Dale Edwards, Chad and Dale Jr.

I asked if I could fill my water bottle and Dale Edwards said “Sure. Across the road. You can clean up too.” I did that and came back and gave him a bag of fresh picked blackberries. “Fair trade,” he told me.
But then his son Dale Jr. went in the house and came back with a bird wing a gave me a travel feather. He got the wing from a conservationist and told me not to say what manner of bird it was from. But the feather is golden. I promised to deliver the feather to his aunt, Suzzanne, when I got to Standing Rock. He gave me her phone number, and I will carry this gift with care.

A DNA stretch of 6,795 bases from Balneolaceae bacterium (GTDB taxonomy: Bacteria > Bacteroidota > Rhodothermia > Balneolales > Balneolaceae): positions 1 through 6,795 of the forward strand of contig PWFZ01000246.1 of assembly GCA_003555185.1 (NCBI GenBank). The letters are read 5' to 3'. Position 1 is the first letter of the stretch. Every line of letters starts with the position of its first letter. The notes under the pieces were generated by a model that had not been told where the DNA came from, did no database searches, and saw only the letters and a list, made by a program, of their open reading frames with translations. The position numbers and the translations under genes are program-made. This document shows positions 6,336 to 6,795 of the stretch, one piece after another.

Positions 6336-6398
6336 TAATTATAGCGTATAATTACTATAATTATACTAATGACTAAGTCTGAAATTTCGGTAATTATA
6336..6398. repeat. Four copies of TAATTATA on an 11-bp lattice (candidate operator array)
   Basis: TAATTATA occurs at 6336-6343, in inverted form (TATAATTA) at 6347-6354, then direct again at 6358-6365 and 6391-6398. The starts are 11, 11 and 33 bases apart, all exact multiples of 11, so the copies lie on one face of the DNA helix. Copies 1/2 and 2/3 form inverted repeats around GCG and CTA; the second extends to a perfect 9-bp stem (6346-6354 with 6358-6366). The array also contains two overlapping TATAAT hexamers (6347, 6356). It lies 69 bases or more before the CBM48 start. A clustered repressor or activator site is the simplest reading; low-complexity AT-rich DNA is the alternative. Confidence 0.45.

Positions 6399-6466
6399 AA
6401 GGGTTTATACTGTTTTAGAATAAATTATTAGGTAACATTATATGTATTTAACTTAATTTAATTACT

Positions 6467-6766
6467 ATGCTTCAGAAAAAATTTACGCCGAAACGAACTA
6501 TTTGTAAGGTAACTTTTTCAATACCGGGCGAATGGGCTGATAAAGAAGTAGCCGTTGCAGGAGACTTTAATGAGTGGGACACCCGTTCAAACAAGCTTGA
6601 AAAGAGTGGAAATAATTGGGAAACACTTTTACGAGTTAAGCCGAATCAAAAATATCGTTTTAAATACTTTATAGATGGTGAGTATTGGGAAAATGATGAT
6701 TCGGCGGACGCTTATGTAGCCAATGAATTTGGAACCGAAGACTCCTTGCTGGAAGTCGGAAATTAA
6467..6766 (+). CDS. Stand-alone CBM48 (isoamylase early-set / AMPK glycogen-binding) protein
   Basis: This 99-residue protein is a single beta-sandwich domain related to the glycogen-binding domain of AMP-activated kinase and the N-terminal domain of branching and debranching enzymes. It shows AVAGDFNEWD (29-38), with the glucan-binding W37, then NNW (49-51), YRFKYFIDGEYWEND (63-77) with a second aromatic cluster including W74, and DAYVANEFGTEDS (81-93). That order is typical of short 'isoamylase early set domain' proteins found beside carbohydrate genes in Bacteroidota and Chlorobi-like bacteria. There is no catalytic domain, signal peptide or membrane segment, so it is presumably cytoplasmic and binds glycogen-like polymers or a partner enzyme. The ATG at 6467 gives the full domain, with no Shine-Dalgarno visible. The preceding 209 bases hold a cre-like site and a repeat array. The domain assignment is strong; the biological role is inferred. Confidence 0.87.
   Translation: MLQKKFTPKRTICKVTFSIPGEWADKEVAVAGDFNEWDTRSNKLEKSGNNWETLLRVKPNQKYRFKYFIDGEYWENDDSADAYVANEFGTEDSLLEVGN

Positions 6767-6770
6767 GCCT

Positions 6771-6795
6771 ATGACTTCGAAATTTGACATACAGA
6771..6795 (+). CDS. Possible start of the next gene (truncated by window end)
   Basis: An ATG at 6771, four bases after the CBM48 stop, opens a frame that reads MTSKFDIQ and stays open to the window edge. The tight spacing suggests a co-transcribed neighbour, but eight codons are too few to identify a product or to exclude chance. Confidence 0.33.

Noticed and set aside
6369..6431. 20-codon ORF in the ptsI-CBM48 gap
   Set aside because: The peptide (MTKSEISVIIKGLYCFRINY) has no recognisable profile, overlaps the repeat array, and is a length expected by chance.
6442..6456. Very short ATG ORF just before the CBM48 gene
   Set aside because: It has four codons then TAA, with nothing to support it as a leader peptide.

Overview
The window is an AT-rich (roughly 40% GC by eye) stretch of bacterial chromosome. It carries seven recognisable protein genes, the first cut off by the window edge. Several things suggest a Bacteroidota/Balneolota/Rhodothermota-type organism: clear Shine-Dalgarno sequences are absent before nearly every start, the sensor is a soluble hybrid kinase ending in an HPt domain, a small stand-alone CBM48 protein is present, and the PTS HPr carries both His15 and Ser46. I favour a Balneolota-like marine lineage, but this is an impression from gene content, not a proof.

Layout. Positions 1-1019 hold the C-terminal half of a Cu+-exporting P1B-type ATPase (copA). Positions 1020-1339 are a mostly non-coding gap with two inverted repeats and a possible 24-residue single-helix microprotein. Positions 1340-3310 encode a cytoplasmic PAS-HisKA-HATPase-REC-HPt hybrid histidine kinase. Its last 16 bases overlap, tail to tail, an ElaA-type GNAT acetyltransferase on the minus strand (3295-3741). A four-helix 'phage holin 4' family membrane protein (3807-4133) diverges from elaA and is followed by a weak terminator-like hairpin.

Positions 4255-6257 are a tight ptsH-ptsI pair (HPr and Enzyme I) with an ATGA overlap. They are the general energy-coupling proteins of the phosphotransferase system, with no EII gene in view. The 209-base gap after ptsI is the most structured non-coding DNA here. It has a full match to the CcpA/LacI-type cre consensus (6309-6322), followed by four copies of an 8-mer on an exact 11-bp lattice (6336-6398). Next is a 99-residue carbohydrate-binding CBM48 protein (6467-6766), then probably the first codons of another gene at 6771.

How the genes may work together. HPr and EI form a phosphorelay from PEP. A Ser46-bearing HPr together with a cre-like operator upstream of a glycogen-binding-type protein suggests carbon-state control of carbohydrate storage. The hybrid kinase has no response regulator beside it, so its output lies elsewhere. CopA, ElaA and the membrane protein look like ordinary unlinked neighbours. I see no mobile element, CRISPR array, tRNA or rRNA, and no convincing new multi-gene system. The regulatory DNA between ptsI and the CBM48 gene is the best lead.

Dale Sr. said the US govt. no longer gives the Onondaga salt each year as promised in the Treaty of Canandaigua in 1794, signed by President George Washington’ representative to the Six Nations, Timothy Pickering .
But the US government still pays the tribes $4,500 annually to purchase and distribute cloth.
This treaty has been violated (600 Seneca moved to make way for a dam in 1960, etc.) but is still considered to be in force.
The mural on the wall, painted by Dale Jr.’s girlfriend, represents the Six Nations.


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